Members of Parliament in Uganda have pledged to use evidence generated from the sugarcane sub-sector study to amplify the farmers’ rights and place sugar industry on a sustainable growth path.
The commitment was made during a high-level policy forum where EPRC presented to MPs on different committees of the House the findings of a nationwide study, highlighting challenges bogging down the sub-sector.
“We’ll bring this up in the House and point out the regulatory gaps [highlighted by the study],” said MP Racheal Magoola, a representative from sugarcane growing district in Eastern Uganda. “In the communities where we live, our farmers call us. The issue of [sugarcane supply] permits completely blocked farmers away from the millers.”
The study was conducted under the Food Security Group programme in collaboration with the Michigan State University under the auspices of the Feed the Future Innovation Lab for Food Security Policy Research, Capacity, and Influence (PRCI). A resultant a bridged report titled Revisiting Policy and Institutional Arrangements Affecting Sugarcane Out growers and Millers in Uganda was published in September and the study results presented to the public in the same month.
Get report: Revisiting Policy and Institutional Arrangements Affecting Sugarcane Out growers and Millers in Uganda
On November 29, Dr. Swaibu Mbowa, a senior research fellow at EPRC, presented the study to more than 20 legislators in Kampala. He pointed out key findings, including that at least a third of sugarcane out growers (30%) abandoned farming the crop in 2021 as environment became untenable – frustrated by the market uncertainties, low prices, and inability to use land for other farming activities due to overstayed cane that could hardly be sold. There are currently 29,000 households growing sugarcane in Uganda, the study found.
MP Magoola said: “I feel like the decisions that MPs made [in formulating current regulations of the sub-sector], were done when there was not much attention given to the gaps pointed out [in the study]. Thank you so much for opening our eyes.”
Uganda uses the National Sugar Policy 2010 and the Sugar Act, 2020 as key guiding regulations for the sub-sector. Little progress has been made in ensuring key bottlenecks in the sector are addressed.
Dr. Mbowa told legislators, drawn from different committees of the House including Agriculture, Budget, Trade and Tourism, and National Economy, that despite having placed sugarcane pricing formula in the Sugar Act, 2020, it has not worked because it is not applicable to the situation on the ground. This has left farmers at the mercy of millers by accepting prices set by the latter.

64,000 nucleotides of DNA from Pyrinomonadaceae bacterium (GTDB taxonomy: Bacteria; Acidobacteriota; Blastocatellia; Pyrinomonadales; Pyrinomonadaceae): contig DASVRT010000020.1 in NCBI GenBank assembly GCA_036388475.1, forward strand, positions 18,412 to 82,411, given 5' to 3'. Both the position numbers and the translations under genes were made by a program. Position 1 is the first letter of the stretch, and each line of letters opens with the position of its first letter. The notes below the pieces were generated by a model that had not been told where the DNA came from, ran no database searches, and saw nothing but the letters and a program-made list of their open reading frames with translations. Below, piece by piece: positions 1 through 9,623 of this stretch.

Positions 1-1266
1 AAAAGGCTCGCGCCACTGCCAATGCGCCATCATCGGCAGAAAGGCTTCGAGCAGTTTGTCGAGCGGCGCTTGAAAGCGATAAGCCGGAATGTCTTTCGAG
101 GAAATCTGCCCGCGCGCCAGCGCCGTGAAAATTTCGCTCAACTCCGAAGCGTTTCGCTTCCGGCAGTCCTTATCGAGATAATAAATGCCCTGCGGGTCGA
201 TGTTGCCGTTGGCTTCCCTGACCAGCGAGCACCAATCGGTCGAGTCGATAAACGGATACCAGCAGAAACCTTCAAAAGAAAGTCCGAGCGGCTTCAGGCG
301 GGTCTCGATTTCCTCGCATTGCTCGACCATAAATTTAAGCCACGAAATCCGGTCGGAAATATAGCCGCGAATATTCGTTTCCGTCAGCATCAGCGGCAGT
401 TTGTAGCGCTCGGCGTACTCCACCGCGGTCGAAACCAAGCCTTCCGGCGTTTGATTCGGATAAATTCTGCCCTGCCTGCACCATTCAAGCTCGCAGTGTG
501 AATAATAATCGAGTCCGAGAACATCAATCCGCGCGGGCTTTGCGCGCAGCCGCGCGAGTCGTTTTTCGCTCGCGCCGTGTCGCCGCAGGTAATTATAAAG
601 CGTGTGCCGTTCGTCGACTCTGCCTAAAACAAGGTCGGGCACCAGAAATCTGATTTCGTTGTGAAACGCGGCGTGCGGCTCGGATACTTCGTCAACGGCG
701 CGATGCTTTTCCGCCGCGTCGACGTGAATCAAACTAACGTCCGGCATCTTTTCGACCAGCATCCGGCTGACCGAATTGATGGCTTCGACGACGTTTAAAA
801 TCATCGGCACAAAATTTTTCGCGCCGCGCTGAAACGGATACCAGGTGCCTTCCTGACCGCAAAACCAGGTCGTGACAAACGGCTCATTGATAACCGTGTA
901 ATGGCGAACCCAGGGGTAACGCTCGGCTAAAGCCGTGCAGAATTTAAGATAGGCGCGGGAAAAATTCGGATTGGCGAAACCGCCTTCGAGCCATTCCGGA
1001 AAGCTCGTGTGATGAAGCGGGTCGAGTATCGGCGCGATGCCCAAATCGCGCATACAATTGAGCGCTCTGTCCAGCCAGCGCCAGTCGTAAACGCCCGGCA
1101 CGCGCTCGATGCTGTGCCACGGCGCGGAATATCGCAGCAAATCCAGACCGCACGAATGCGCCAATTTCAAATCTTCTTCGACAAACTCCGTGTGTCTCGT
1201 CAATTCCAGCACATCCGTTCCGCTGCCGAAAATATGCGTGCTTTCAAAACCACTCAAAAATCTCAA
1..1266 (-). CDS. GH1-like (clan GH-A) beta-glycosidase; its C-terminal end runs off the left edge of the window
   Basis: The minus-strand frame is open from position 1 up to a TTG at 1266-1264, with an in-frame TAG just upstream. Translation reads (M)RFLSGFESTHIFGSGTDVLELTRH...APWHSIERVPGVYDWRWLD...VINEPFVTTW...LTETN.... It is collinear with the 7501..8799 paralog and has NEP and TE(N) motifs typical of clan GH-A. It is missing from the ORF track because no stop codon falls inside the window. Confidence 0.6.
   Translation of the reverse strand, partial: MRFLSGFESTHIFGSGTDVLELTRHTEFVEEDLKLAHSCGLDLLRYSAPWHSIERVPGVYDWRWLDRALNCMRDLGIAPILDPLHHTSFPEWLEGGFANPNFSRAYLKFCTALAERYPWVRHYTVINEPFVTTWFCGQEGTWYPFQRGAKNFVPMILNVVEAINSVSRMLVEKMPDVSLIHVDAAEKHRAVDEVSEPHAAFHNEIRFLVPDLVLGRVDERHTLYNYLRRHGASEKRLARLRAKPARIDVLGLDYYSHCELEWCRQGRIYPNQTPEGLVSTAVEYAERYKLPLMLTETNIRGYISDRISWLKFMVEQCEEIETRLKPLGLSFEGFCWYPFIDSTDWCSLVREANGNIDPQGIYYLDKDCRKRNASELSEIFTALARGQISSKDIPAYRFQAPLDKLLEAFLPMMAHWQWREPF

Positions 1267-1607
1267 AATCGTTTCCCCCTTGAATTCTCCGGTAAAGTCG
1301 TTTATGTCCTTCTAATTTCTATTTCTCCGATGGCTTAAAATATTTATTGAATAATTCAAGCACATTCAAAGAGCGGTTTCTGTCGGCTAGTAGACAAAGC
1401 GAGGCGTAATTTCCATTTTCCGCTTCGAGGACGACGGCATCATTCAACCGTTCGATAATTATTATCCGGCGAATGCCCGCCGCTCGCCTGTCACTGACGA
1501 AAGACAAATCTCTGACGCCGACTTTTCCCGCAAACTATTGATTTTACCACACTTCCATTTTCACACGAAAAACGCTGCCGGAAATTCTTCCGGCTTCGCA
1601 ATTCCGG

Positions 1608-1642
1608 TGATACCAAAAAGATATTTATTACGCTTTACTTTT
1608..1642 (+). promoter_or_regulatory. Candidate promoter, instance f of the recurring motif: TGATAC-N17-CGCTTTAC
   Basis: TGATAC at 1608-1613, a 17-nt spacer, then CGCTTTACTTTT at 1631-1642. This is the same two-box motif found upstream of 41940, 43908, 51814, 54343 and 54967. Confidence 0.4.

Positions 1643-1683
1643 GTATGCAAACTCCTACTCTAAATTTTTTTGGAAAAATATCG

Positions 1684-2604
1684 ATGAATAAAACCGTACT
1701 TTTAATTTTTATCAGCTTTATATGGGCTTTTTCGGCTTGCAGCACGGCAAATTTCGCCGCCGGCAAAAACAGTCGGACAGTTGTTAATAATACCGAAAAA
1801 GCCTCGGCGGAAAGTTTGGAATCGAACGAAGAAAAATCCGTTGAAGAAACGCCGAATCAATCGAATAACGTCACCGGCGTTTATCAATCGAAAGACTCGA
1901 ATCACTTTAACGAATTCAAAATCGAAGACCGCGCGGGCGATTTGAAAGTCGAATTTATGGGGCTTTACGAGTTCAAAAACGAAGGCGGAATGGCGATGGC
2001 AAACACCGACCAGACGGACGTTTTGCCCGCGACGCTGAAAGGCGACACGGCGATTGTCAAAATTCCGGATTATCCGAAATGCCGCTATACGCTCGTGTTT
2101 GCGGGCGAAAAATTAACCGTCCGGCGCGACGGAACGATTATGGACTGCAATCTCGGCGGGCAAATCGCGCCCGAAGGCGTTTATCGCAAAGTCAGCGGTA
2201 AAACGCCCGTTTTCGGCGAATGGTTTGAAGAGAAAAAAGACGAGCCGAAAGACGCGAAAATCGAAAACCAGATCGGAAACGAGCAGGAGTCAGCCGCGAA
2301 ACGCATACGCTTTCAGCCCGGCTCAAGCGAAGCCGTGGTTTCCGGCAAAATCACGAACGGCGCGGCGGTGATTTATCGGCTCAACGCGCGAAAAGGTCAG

He added that the relationship between sugarcane farmers and sugar manufacturers had broken down. Farmers found it difficult to reach millers, and this has forced them to engage with predatory go-betweens, further complicating the trade in the crop.
“Sugarcane is a very capital-intensive commodity. If you allow farmers grow the crop and they cannot sell it that is one way of directly sending them into poverty. You are fracturing their income sources,” Mbowa said.
Hon. Busingye Akiki, the MP on Tourism and Trade Committee and represents Masindi district, another sugarcane growing area, wondered whether as a country, “we have a happy story to write about sugarcane in Uganda. Do we have any right to continue promoting sugarcane growing in the country after what it has done to our people?”
She indicated that with farmer-friendly regulations, it was no longer sustainable to continue encouraging farmers to grow sugarcane.
Lucy Akello, MP from Northern Uganda, thanked EPRC for the work on the sub-sector. She said she was concerned that government was giving land to the millers’ operators as opposed to developing capacities to benefit from the sub-sector.
EPRC engagement with legislators is part of outreach activities to ensure research uptake and wider impact.
EPRC Executive Director Dr. Sarah N. Ssewanyana said: “Sugarcane is a strategic crop in Uganda in terms of backward and forward linkages – as a source of sugar, supports our beverages, confectionery, pharmacies, generates electricity, and fertilizers.”
“We want to ensure that in the entire value chain of sugarcane, the benefits accrue to the people who are within the sugarcane growing areas,” she said, highlighting why the research on the sub-sector is important. “As we promote commercial crops, we need to ensure that food security and nutrition of our people is ensured.”
In the past two decades, Uganda’s sugarcane production increased from 1.5 million MT in 2000 to 5.8 million MT in 2020, driven by an increase in land under sugarcane from approximately 20,000 ha to over 81,000 ha in those 20 years. This shows that productivity per hectare has hardly improved due to limited research and development (R&D) in the sub-sector.
WATCH VIDEO ON FARMERS’ PLIGHT: Unsustainable: A tale of Uganda’s sour sugarcane sector and how it can be resuscitated